Here’s a bit more about the “Soreq.” In Acts 21:27-32 Paul is accused of bringing a non-Jew past the Soreq and into the temple court. They’re actually so mad that they tried to kill him. Later on, in Ephesians 2:14 Paul is talking about gentiles and Jews being “one” in Christ and he says that Christ has “destroyed the barrier, the dividing wall of hostility.” Could it be that he was refering to this literal wall??
Cool stuff! I love finding things like this ’cause it helps me read the scriptures more like I think the Jewish people would have back when they were written.
In Matthew 16, Jesus told Peter, “You are Peter, and on this rock I will build my church, and the gates of Hades will not overcome it”
Now, I have read this quite a few times, but just learned something. The place where Jesus spoke these words is significant. You see, Jesus and the disciples were in Caesarea Philippi near some caves. The Caesareans typically worshiped the greek god, Pan there, and they believed that their god lived in the earth. It was through these caves that they believed he moved back and forth. Literally – the gates of hell! Therefore, all of their worship centered around this place. Their worship was hugely inappropriate for any Jew to be near. (it included prostitution and sexual deeds with goats) The simple fact that Jesus brought them to this place was shocking enough, but Jesus actually suggested that they would be attacking those gates of hell. (Gates were defensive structures in those days so by saying the gates of hell wouldn’t overcome it – he was suggesting an offensive move by the church – well, the disciples.) Most Jews thought it good enough to avoid the world, but Jesus encouraged those interactions.
Now, here’s something else – the rock which would have been near them was a cliff which had niches cut out of it for pagan idols to rest. When Jesus spoke of the rock, it was in direct contrast to what they were literally looking at.
Read the whole interaction again:
13When Jesus came to the region of Caesarea Philippi, he asked his disciples, “Who do people say the Son of Man is?”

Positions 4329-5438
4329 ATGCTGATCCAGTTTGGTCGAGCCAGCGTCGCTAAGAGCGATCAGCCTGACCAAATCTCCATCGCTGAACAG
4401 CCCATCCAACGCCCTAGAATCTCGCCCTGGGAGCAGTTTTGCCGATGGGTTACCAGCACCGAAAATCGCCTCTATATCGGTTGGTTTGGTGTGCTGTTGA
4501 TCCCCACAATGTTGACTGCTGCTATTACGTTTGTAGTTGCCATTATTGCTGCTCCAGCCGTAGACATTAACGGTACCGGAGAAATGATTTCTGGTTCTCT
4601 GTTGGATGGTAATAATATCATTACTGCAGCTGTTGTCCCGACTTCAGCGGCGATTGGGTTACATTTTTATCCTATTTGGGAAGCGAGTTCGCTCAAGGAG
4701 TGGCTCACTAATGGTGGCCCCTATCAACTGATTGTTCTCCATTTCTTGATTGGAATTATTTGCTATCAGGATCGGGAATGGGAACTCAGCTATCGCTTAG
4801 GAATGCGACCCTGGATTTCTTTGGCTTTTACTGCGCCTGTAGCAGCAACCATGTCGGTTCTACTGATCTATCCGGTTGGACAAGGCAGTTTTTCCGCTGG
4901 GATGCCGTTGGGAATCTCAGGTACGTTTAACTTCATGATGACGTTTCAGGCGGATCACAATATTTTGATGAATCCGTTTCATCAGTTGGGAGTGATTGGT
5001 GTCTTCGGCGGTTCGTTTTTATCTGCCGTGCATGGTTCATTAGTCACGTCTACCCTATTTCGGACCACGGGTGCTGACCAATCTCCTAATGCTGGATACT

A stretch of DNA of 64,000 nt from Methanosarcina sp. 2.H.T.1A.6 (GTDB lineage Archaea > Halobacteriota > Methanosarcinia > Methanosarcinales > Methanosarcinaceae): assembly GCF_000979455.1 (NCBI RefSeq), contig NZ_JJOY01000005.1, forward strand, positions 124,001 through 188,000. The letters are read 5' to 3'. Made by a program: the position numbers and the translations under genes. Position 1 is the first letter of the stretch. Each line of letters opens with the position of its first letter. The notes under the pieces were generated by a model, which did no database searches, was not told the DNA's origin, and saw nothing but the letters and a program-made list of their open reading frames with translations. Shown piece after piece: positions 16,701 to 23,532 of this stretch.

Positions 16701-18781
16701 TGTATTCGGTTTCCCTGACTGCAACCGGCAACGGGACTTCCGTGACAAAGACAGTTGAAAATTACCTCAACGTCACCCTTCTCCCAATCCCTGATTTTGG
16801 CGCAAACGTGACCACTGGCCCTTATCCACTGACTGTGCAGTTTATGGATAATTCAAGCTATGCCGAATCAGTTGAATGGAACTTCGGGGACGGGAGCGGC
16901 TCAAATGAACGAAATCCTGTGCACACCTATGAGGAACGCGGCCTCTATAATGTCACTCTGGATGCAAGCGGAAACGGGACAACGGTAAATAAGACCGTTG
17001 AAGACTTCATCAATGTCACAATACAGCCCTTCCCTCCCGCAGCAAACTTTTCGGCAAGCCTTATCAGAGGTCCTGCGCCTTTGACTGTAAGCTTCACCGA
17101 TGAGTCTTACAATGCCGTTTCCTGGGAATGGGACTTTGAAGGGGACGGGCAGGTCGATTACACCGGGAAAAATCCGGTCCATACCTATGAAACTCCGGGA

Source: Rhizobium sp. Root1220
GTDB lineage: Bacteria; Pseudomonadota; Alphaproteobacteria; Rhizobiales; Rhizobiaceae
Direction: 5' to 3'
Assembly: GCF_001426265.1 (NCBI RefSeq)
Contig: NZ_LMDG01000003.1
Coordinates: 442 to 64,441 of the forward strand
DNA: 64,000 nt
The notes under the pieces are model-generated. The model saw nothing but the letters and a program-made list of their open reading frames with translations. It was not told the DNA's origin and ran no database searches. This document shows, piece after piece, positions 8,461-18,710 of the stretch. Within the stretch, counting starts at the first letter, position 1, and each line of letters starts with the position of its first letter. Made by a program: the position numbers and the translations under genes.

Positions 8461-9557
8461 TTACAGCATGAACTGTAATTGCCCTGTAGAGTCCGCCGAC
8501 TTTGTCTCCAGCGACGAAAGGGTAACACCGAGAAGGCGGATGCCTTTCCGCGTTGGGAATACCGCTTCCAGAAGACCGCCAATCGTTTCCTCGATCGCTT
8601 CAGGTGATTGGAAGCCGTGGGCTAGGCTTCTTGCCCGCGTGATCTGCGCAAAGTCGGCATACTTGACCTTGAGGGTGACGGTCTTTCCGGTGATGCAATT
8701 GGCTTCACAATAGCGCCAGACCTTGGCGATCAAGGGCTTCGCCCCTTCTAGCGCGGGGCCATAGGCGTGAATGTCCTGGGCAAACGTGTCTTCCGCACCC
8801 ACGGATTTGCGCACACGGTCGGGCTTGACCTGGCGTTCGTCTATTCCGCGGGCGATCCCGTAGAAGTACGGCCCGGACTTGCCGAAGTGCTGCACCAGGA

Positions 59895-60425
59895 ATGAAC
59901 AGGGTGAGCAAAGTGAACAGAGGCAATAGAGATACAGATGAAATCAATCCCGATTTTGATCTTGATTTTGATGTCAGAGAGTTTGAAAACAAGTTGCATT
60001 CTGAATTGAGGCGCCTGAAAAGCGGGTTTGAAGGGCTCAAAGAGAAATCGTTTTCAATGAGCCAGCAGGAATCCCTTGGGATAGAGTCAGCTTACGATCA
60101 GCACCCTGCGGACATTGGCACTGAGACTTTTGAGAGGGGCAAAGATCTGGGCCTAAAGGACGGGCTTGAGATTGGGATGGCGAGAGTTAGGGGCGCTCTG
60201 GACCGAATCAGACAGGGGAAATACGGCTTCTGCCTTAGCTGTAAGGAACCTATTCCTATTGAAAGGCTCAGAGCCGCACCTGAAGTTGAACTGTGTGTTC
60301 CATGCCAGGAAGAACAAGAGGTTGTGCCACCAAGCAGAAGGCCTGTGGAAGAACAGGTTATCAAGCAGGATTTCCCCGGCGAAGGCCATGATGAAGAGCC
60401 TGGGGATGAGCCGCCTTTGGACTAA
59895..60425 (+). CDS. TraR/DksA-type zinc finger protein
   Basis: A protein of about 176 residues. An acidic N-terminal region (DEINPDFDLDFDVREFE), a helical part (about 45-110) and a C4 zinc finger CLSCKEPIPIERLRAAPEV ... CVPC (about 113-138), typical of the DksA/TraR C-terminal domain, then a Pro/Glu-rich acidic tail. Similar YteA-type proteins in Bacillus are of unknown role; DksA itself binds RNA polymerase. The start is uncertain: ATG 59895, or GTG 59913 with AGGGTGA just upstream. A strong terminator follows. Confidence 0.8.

14They replied, “Some say John the Baptist; others say Elijah; and still others, Jeremiah or one of the prophets.”
15“But what about you?” he asked. “Who do you say I am?”
16Simon Peter answered, “You are the Christ, the Son of the living God.”
17Jesus replied, “Blessed are you, Simon son of Jonah, for this was not revealed to you by man, but by my Father in heaven. 18And I tell you that you are Peter, and on this rock I will build my church, and the gates of Hades will not overcome it. 19I will give you the keys of the kingdom of heaven;
The miracles of Jesus feeding the 5,000 and the 4,000 are interesting. My new insight is this:
The first miracle – Matthew 14:13-21 – takes place in what the Jews called the “land of the twelve.” (The place where devout Jews from the 12 tribes of Israel continued to worship the Lord.) There were twelve baskets full of leftovers. Representing enough food to feed God’s people!
The second miracle – Matthew 15:29-39 – takes place in the Decapolis area east of Galilee which the Jews called the “land of the seven.” (There were 7 pagan nations driven from Israel by Joshua) There were seven baskets full of leftovers this time. Representing enough food to feed the pagans too!
Jesus is the Bread of Life and Savior of not only the Jews, but of the whole world!
In Matthew 14:22 and Mark 4, when Jesus tells the disciples to go to the “other side” of the lake, the disciples heard “other side” differently than we do. “Other side” culturally meant to the “land of the seven” where the devil lived and the sea was the place where evil spirits lived. This explains why they were terrified and called Jesus a ghost when they saw Him walking on the water. Jesus was showing them that He had power over these evil spirits and in a way kind of setting them up for the miracle which was to come, where He fed the 4,000 in the “land of the seven.”
Am I taking bread to people in the “land of the seven?” Do I love people who scare me? Have I gone to “the other side” with the Gospel?
I don’t know about you – but I’ve grown up knowing Jesus as a carpenter. I’ve even seen the bumper sticker – “My Boss is a Jewish Carpenter!”
Today I read that the word translated “carpenter” in the new testament is actually “tekton” which means a “craftsman who builds.” Most scholars agree that Jesus was more likely a stonemason who helped construct the buildings in the nearby town of Sepphoris. (only 2 miles from Nazareth) Israel’s buildings are made of stones, so Jesus’ father probably had taught him how to shape and cut stones. Archaeology has shown that Sepphoris was also constructed during the time that Jesus would have been in Nazareth, so it’s logical to think that He probably spent quite a bit of time working there.
Anyway – all this is to say – Jesus probably cut stones not wood!